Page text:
Endless uncontrollable factors can lead to a sales rep’s failure. Sometimes setbacks happen, and they can be so demoralizing that new sales professionals give up and experienced ones fall into a sales slump. But one of the best tools forbreaking out of a downward sales cycle or overcoming the gloom after losing a big deal is a firm belief in luck. Not random luck, but rather what author, Ph.D., and Johns Hopkins sales professor Joël Le Bon calls provoked luck—unexpected events that come about because a sales rep’s strategic behavior has maximized the opportunities. This luck helps increase the odds of sales success.

Here are five specific behaviors for creating one’s own luck, and in turn, one’s sales success.

  1. Gathering competitive intelligence. The more insight you possess about customers, prospects, competitors, and the market, in general, the more likely you are to "happen upon" pertinent information. It may feel "lucky," but prolific research is the precursor to noticing relevant news and mining valuable intelligence.
  2. Striving for mindfulness. Building on the insight that comes with ongoing research, sales professionals should remain focused on customers' objectives and alert to what is going on within the industry. Being mindful of the context surrounding the client will make you more intriguing and prepare you to act on unexpected opportunities.
  3. Setting high goals. Ambitious goals keep sales professionals forward-looking. Setting yearly, quarterly, monthly, or even weekly goals that are far-reaching help to make us more creative, motivated, and strategic.
  4. Failing better. Failure is a fact of life in the sales profession, so we need to remain positive in the face of failure. Set "failure goals," such as being denied by X number of customers in a given day or month. Doing so recognizes the inevitability of failure within our broader sales efforts and amidst successful sales outcomes.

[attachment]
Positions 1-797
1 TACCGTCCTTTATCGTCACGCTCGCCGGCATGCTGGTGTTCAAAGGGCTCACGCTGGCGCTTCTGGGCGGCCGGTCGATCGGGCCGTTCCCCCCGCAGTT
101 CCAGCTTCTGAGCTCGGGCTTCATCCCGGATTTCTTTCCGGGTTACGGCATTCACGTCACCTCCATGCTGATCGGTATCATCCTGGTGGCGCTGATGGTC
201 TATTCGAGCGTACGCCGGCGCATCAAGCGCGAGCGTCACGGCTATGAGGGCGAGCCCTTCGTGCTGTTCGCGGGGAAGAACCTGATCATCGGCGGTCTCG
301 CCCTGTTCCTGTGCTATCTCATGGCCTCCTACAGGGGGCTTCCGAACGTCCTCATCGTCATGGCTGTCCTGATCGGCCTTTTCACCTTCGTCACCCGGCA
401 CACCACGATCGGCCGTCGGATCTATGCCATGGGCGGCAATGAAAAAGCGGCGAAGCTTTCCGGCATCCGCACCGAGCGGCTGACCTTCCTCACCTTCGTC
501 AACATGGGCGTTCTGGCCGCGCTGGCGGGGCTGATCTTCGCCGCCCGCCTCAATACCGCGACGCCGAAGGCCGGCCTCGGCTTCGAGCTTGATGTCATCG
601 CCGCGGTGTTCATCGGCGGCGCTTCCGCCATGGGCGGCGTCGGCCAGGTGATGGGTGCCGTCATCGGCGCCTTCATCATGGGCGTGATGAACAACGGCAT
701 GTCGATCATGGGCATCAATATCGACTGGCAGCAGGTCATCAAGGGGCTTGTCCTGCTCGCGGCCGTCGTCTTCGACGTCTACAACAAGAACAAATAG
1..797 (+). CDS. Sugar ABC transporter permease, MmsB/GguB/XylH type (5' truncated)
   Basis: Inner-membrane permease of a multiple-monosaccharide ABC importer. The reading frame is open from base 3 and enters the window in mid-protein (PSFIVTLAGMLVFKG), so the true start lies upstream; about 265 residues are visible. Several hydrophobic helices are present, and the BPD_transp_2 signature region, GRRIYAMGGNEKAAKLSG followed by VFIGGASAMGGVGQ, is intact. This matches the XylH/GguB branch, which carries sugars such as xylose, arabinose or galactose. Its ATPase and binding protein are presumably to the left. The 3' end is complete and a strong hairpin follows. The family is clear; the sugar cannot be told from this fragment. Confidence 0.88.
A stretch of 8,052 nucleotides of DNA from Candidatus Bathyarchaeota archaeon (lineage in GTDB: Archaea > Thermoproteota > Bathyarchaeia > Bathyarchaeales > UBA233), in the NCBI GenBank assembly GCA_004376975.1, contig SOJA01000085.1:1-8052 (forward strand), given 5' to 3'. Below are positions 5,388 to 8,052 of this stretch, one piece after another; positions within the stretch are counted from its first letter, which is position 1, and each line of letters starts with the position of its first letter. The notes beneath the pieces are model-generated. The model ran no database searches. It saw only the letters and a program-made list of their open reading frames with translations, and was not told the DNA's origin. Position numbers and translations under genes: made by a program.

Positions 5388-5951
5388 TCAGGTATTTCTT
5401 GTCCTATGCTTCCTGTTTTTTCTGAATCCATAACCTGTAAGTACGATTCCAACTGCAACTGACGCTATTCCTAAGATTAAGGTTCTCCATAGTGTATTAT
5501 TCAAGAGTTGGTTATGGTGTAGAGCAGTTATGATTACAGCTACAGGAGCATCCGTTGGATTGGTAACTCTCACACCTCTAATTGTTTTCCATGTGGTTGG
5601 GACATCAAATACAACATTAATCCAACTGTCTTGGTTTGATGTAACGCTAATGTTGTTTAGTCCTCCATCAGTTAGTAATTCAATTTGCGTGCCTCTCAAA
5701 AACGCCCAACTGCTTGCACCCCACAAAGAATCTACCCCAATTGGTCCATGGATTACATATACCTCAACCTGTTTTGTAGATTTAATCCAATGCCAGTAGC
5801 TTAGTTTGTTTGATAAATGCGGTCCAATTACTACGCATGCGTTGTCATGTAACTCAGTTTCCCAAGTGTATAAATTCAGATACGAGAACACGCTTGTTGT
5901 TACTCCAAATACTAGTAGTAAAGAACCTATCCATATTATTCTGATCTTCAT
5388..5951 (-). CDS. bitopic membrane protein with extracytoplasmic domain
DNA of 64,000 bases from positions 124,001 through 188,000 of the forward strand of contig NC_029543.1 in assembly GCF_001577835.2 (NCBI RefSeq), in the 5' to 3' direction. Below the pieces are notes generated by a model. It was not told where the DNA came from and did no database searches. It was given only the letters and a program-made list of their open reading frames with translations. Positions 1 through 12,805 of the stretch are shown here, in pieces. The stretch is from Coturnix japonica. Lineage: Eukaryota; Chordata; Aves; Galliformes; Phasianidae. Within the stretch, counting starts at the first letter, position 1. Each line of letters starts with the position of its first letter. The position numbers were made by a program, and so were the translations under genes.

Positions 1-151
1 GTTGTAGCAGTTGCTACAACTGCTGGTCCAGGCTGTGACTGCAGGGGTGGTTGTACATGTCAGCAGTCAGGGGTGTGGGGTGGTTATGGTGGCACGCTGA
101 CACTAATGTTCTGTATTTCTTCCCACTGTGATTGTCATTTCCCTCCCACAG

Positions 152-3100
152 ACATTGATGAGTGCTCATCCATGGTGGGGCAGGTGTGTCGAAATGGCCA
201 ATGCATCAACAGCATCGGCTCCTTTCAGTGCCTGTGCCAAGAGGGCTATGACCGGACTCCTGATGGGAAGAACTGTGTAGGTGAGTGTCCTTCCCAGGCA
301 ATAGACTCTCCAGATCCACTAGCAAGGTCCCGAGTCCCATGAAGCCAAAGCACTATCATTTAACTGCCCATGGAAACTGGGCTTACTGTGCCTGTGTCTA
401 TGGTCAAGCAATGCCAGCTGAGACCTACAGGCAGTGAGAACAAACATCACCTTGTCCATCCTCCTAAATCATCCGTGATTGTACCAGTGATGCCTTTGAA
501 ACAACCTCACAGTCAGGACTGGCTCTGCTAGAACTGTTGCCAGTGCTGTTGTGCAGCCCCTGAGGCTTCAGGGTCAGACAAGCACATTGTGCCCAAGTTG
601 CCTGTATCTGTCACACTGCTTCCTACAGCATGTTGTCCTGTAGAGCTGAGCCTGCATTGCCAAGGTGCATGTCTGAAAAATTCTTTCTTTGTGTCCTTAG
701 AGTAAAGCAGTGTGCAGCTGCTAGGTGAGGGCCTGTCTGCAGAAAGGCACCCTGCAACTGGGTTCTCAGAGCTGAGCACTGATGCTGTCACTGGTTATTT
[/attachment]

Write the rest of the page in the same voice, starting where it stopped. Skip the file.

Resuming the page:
5. Changing circumstances. Le Bon writes, "In sales, opportunities lie not among the people you know but among those you don't." He suggests getting out of your routines and comfort zone, meeting new people, doing new things, and expanding your network by going to unusual places and building new alliances.

Le Bon states (based on interviews and his research findings): “Belief in the power of luck seems to boost self-assurance, thereby helping experienced sales professionals remain optimistic in the face of setbacks and assisting inexperienced salespeople in overcoming uncertainty and fear of failure.”

He found that the greater a salesperson’s belief that success is a combination of luck and effort—and that good luck will come along sooner or later—the greater their sales activities. Put another way, the more a sales rep believes that luck contributes to their success, the higher number of phone calls they will make, prospects they will qualify, or competitive intelligence they will gather.

Sales professionals may be reluctant to rely on "luck" because of its uncontrollable nature. What sales professionals can rely on is a belief in provoked luck, the kind of luck that results from arming ourselves with a positive mindset and productive behaviors like those outlined above. This approach will influence whether uncontrollable events become “unlucky” failures or “lucky” occurrences because your preparation and mindset lead to positive outcomes down the road.